One year ago, Hisham Ramez, the Egyptian central bank governor at the time, took the stage at the Egypt The Future economic development conference at Sharm El Sheikh, aimed at kick-starting the North African state’s ailing economy, and delivered a statement that was meant to signal a breakthrough in the government’s efforts to tackle an overvalued currency and a scarcity of US dollars.
“There’s no black market [in foreign exchange] any more,” Mr Ramez told business and political leaders at the conference, which included the IMF’s Christine Lagarde and the UAE’s Sultan Al Jaber and resulted in the signing of US$36 billion in investment deals.
But in the 12 months since Mr Ramez’s remarks, the black market has proved hard to kill as Egyptian businesses have been hobbled by shortages of foreign exchange, which has in turn slowed the growth of the economy. General Motors was forced to briefly shut down operations in the country in February after dollar shortages. In September, Ghabbour Autos, Egypt’s largest car distributor, stopped production for 20 days because it couldn’t get the foreign currency needed to buy parts from abroad. Samsung said it was unable to repatriate profits because of the dollar squeeze.
Egypt’s foreign reserves fell to $16.4bn in September which is the minimum the IMF considers advisable as direct foreign investment, portfolio investment and tourism receipts have all declined.
“The challenges facing the Egyptian banking sector are obvious to everyone. The most important of these is the scarcity of foreign currency,” Ahmed Ismail Hassan, the chief executive of National Bank of Abu Dhabi’s Egypt operation, told The National this month.
“Foreign currency is needed by almost everyone to grow and import their raw materials.”
Although official data indicates that Egypt’s economy grew by 4.2 per cent in 2015, rapid population growth and high, entrenched inflation mean that official figures betray real-terms declines in living standards.
“2015 has been a struggle [for Egyptians],” says Jason Tuvey, an emerging markets economist at Capital Economics. “There isn’t enough private capital coming into the country.”
Analysts were excited by the appointment of Tarek Amer, the former chairman of National Bank of Egypt, as Mr Ramez’s replacement in October, seeing it as a sign that Egypt may move away from its defence of the Egyptian pound. And in August, the president Abdel Fattah El Sisi inaugurated the Suez Canal extension, dug in record time, which is expected to bring in more vital foreign currency as well as billions in inward investment as the area around the key trade route is built up.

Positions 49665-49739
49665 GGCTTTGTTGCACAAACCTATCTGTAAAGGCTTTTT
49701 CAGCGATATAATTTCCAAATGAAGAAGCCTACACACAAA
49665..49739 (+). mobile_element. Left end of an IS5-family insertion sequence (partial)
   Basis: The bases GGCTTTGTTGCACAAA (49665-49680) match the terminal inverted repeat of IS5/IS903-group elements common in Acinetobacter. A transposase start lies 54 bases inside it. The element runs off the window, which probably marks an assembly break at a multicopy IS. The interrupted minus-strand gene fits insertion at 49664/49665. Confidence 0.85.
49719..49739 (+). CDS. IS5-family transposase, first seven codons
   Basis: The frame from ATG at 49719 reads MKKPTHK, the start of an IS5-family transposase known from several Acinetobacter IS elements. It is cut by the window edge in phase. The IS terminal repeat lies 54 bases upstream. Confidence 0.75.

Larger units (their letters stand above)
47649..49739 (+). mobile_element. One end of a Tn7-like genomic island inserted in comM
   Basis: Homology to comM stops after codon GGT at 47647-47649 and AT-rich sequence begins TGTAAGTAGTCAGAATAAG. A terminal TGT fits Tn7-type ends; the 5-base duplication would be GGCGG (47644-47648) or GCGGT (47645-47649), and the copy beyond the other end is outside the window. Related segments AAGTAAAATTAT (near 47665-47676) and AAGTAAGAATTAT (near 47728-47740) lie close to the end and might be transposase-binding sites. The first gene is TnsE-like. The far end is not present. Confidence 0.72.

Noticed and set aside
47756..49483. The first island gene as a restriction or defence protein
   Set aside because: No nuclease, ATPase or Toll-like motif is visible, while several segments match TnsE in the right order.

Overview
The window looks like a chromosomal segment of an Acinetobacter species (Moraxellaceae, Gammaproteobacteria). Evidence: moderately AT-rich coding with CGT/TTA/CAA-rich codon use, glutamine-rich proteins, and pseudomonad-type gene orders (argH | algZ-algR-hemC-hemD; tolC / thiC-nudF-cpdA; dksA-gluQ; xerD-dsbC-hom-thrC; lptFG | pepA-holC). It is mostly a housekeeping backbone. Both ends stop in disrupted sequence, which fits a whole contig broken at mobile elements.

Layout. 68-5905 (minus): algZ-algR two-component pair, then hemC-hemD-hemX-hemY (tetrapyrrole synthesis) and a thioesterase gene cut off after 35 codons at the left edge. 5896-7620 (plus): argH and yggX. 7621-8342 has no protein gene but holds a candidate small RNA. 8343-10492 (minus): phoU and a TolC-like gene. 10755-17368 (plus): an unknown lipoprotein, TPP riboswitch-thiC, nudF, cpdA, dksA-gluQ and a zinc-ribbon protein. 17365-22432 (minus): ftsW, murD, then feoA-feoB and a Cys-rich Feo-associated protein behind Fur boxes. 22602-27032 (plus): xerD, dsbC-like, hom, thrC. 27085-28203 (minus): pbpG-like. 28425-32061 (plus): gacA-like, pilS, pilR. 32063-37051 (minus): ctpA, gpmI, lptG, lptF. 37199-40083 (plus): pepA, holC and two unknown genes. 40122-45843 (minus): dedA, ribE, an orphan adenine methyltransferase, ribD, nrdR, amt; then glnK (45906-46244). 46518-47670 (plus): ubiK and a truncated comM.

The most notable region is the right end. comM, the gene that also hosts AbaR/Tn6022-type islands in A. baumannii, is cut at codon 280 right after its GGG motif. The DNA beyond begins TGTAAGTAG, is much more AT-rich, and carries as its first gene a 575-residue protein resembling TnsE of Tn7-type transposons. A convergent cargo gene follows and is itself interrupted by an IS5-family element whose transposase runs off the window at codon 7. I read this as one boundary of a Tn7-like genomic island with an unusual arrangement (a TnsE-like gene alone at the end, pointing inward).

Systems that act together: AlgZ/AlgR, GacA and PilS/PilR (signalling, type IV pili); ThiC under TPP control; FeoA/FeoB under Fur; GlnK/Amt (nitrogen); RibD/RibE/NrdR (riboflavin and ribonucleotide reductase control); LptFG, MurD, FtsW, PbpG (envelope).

However, when Metrojet Flight 9268 exploded in midair over the Sinai Peninsula in October, the country’s tourist industry, which served as Egypt’s largest single source of foreign exchange in 2014, was dealt a major blow at a critical time for the government’s efforts to boost the economy.
The crash and subsequent flight of tourists from the resort came just days after the African Development Bank and the government of Egypt signed a loan agreement for $50 million. The deal, along with the earlier loan agreements of $90m from the bank and $1.8m grant from the Middle Income Countries Technical Assistance Fund, were earmarked for the Sharm Al Sheikh airport development. The airport, which before the crisis handled 10 million a passengers a year, aims to handle 18 million passengers a year by 2025.
But instead, Russia and the UK, Egypt’s two largest tourist source markets, suspended flights to the country amid concerns about lax security procedures at Sharm’s airport. Countrywide revenues from tourism fell 22.5 per cent in 2015 against the previous year, the research firm IHS estimates. Occupancy rates in Sharm fell to 22.4 per cent in January, compared to 55.7 per cent a year earlier, according to Hotstats data.
“Hotels in Cairo have reported marginally better performance this year, primarily on the back of continued demand from corporate and [meetings, incentives, conferences, and exhibitions] segments,” says Rashid Aboobacker, the associate director of TRI Consulting in Dubai. “The outlook for Sharm El Sheikh is significantly negative.”
Meanwhile, the momentum that was built in real estate through the announcement at the Sharm conference of the $300bn The Capital Cairo project headed by a group of investors led by the Emaar Properties chairman Mohamed Alabbar, also stalled amid security concerns and construction delays.
Ayman Sami, the head of JLL Mena’s office, says that while Cairo’s real estate market enjoyed a strong first half of 2015, “a combination of economic, political and security uncertainties have taken some of the steam out of this growth, and the market has generally cooled over the past few months”.
Egypt’s finance ministry is drawing up a budget that assumes a devalued pound, and last week the central bank relaxed of controls on corporate and individual withdrawal of foreign exchange from banks in the hope of improving liquidity and narrow the gap between the black market and official rates. The government is also reportedly planning to launch an option product that allows foreign investors to hedge against currency risk.
But “2016 will be another tough year for Egypt”, according to Mr Tuvey.
“The tourism sector will continue in its slump, and devaluation would cause inflation to pick up, and erode household incomes. All of that will dampen growth.”
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